Judge Theron holds a BA and LLB from the University of KwaZulu-Natal and an LLM from Georgetown University in the US, having won a Fulbright scholarship in 1990.

Judge Theron’s curriculum vitae, her interview before the Judicial Service Commission (JSC) and crucially her track record both as an advocate at the KwaZulu-Natal Bar and her appointment as the first black female judge at the age of 33, speak volumes about an individual who beat the odds and succeeded. Her entrepreneurial flair was evident when she started a sweet-making business at the age of 12 years, to pay for her schooling and cover the cost of music lessons.

During her interview with the JSC, Judge Theron recounted a life not wholly uncommon under apartheid. Particularly interesting in response to a question about fluency (or lack thereof) in isiZulu, Theron said that despite having a Zulu grandmother from Umlazi, a township reserved for black people, her grandmother saw opportunity in reclassifying as “coloured” to access better housing in Wentworth (a ‘coloured’ township). The fear of being found out by the authorities resulted in her grandmother banning isiZulu in the household.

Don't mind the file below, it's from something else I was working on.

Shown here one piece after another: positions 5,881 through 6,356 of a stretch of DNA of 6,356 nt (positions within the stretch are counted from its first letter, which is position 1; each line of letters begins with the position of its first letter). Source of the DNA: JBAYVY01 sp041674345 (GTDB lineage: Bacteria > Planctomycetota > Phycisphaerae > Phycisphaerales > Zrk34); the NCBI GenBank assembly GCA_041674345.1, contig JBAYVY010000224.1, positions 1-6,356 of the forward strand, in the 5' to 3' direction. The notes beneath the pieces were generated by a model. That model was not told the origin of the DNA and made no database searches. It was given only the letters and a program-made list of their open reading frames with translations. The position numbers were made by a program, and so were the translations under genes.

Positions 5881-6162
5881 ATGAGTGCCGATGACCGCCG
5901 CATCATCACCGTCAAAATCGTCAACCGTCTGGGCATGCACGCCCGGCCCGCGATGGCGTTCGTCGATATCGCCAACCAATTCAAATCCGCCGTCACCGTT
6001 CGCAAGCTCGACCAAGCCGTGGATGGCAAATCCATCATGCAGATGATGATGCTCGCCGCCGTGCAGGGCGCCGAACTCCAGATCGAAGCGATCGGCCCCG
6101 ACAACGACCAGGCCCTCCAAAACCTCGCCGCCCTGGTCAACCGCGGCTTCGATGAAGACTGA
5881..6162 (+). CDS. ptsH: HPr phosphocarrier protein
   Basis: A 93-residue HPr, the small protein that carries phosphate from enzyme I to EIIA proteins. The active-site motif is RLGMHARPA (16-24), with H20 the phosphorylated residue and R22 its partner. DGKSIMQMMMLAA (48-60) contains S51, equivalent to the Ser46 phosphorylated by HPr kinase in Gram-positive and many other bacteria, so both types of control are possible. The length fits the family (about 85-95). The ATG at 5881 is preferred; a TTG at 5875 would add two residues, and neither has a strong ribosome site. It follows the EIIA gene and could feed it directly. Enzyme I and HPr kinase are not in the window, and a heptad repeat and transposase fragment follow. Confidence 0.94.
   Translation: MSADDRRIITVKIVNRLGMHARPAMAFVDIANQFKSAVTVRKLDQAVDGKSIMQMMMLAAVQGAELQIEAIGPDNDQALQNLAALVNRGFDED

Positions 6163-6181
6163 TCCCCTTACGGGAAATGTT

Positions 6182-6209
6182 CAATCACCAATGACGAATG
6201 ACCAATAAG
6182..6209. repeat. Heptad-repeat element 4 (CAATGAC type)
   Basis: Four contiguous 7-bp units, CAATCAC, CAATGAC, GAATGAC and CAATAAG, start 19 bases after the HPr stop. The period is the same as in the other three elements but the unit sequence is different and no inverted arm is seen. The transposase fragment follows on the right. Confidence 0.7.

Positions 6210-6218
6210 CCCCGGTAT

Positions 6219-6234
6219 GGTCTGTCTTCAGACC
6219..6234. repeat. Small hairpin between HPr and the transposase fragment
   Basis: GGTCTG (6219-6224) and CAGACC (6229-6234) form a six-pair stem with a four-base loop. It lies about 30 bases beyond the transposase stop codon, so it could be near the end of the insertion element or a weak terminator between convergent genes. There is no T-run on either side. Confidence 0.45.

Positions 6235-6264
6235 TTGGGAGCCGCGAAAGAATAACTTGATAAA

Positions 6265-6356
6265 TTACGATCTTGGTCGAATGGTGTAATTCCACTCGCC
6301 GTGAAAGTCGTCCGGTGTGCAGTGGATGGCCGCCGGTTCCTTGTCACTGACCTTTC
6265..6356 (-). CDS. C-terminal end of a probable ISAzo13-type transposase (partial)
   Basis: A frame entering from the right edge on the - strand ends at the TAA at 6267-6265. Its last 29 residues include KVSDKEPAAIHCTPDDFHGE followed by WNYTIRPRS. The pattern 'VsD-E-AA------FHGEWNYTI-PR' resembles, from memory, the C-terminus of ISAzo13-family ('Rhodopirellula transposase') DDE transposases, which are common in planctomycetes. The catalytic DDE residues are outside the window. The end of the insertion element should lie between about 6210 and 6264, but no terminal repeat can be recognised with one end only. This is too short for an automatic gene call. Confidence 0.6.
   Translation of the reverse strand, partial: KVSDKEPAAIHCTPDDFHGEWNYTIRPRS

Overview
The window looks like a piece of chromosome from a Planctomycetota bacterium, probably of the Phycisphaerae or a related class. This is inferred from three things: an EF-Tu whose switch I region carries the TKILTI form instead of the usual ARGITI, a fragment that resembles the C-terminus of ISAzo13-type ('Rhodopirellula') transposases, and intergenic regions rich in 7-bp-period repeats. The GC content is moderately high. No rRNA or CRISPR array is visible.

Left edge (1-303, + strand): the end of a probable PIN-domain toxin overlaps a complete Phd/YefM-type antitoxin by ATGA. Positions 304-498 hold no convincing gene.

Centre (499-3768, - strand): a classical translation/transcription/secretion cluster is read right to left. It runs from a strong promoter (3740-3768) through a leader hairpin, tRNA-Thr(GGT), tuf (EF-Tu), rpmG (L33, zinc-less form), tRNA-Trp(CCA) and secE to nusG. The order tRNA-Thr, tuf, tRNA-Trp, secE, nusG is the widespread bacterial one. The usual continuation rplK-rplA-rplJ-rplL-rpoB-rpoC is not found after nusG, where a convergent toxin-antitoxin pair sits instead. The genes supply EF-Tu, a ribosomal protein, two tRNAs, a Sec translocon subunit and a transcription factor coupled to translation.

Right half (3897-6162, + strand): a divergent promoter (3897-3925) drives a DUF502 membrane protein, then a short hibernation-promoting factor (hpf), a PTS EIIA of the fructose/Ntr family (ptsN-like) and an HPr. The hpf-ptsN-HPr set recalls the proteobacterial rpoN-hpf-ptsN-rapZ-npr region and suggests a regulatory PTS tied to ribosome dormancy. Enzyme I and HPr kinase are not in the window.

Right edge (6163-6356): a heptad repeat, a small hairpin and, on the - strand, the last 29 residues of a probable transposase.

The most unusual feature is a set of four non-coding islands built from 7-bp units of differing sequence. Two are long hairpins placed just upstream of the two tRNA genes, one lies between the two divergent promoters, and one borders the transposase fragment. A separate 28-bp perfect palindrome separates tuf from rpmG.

Judge Theron’s landmark judgments in relation to customary law, gender justice and gender-based violence will add to the expertise of the Constitutional Court. Her resolute commitment to the Constitution and Rule of Law bode well for South Africa.

By Ms Zohra Dawood: Director, Centre for Unity in Diversity 

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